Each year 5% to 20% of U.S. residents will get the flu (influenza). This article outlines common flu symptoms, treatment, as well as what you can do to prevent catching or spreading the infection.
How does one get the flu?
The influenza virus is typically transmitted from person to person by inhaling a respiratory droplet from an infected person’s cough or sneeze.
The average incubation period for the influenza virus is 2 days (1-4 day range)
What are flu symptoms?
Influenza shares signs and symptoms with many common respiratory infections. What distinguishes the flu from other respiratory viruses is the abrupt onset of symptoms (within hours) as well as the severity of symptoms. These symptoms may include:
Fever (usually high)
Sore throat, runny nose, and nasal congestion may be present, though are more commonly associated with the cold.
Duration of Symptoms: Fever and muscle aches generally improve within 3-5 days, though lingering cough and fatigue can last up to a few weeks.
Complications from the flu are more likely in certain groups of people including people 65 and older, young children, pregnant women, and persons with certain chronic medical conditions.
How Do I Know If I Have The Flu?
Healthcare providers may diagnose influenza on clinical grounds or may use one of the rapid flu tests that are now available.
Notify your healthcare provider as soon as possible about your symptoms – many clinics will provide a mask or have a separate waiting area for patients with flu symptoms.
Antiviral medications (oseltamivir, zanamivir) can decrease the severity and duration of the illness if started within 1-2 days after onset of symptoms.
Hydration- High fever increases the daily fluid requirement by about 10% for each degree of fever. If the average adult requires 1.5 – 2 liters of fluid/day from food and drink, this should be increased about 150 ml of fluid for each degree of fever above normal.
Anti-Inflammatory Medications – can reduce the fever and muscle aches associated with the flu. These medications include Acetaminophen, Ibuprofen, Naproxen, and Aspirin. Aspirin use should be avoided in children and teenagers.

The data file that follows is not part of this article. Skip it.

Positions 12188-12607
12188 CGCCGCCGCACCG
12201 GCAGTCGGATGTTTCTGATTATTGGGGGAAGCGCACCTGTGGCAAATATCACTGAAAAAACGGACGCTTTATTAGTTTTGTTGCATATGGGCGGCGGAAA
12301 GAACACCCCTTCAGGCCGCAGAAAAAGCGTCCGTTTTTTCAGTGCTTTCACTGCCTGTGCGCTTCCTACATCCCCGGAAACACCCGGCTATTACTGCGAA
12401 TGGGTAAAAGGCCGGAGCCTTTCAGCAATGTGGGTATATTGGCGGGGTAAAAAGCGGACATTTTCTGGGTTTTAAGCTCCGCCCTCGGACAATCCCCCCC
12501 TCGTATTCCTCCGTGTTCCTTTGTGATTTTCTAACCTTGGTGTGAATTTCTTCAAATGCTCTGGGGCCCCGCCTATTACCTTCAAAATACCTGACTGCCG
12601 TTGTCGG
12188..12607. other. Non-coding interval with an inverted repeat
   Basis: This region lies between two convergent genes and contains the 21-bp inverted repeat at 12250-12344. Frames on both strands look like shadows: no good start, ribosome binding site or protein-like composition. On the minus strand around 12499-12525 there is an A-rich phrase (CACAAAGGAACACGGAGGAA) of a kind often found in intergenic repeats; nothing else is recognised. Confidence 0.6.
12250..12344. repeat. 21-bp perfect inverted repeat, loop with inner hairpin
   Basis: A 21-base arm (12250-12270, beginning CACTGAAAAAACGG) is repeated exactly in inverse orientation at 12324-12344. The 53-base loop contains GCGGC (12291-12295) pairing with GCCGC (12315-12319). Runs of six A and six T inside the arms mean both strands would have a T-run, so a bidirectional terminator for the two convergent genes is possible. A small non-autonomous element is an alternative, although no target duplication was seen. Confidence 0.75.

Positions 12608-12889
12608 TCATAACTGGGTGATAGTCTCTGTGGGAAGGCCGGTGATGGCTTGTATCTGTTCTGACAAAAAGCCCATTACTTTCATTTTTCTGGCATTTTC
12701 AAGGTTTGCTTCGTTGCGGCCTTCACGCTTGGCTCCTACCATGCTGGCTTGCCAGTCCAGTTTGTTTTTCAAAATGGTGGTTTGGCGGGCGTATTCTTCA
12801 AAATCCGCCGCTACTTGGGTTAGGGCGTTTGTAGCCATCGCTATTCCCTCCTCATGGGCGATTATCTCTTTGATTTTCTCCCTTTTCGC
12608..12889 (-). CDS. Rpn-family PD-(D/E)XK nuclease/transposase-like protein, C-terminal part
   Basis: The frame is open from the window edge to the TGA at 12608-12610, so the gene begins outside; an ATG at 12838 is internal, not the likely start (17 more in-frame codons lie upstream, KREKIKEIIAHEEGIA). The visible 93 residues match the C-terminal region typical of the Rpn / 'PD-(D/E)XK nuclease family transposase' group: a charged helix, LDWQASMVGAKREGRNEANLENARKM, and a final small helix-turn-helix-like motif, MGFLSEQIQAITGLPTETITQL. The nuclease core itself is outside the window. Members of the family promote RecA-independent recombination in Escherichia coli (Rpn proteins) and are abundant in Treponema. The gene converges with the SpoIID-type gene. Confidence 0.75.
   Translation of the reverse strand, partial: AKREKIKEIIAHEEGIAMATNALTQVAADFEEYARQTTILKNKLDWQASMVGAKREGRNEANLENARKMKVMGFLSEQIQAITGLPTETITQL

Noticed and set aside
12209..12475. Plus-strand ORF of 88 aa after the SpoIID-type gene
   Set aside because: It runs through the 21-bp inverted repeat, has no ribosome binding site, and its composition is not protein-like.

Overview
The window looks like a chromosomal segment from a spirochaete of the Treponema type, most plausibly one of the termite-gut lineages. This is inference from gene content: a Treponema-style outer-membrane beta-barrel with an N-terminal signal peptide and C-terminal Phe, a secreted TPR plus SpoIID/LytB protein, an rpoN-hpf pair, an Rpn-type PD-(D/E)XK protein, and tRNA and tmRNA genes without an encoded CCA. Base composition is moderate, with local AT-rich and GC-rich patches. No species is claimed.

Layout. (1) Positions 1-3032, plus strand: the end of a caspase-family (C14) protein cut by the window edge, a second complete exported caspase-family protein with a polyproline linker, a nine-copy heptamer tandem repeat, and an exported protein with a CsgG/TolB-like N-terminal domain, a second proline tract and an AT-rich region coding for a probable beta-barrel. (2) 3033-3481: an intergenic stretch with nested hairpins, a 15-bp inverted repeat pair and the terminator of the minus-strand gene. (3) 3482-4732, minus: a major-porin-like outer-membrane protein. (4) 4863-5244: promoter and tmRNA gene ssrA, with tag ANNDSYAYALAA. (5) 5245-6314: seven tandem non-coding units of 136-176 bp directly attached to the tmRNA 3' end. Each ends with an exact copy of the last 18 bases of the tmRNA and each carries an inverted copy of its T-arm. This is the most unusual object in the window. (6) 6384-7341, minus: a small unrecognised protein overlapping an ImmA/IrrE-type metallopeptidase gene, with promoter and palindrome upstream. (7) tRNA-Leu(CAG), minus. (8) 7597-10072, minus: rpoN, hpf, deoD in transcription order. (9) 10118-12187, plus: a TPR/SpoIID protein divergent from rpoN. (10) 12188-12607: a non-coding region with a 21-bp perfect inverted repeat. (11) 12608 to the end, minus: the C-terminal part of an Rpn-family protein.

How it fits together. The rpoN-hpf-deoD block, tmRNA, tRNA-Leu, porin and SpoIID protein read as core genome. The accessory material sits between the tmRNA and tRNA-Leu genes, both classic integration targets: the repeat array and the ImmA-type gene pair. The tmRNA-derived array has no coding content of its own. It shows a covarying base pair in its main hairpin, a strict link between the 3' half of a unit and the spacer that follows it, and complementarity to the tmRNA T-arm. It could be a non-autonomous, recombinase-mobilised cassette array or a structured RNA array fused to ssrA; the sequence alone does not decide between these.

Cough Medications - Over–the-Counter or Prescription
How Can I Prevent Getting the Flu?
Annual flu shots are the most effective way to keep from getting the flu. Influenza vaccines can be expected to reduce laboratory-confirmed influenza by approximately 70% to 90% in healthy adults <65 years of age. Protective antibodies typically appear two weeks after receiving the flu vaccine.
Antiviral drugs can be used as a second line of defense to treat the flu or to prevent infection when household members or close contacts have been diagnosed with the flu. When taken as prophylaxis, these medications should be started as soon as possible and continued until there is no longer influenza activity in the area.
How do I keep from spreading the flu?
Adults can be contagious to others starting the day before symptoms begin through ~ 5 days after illness onset. Viral shedding peaks at 24 to 48 hours of illness and then rapidly declines over the next 5 days, though longer periods of viral shedding can occur in children and immunocompromised persons.
The flu virus is typically transmitted by airborne respiratory droplets, so cover your nose and mouth with a tissue when you cough or sneeze—throw the tissue away after you use it.
Wash your hands often with soap and water, especially after you cough or sneeze. If you are not near water, use an alcohol-based hand cleaner.
Stay home until symptoms resolve to avoid spreading the flu to patients and colleagues.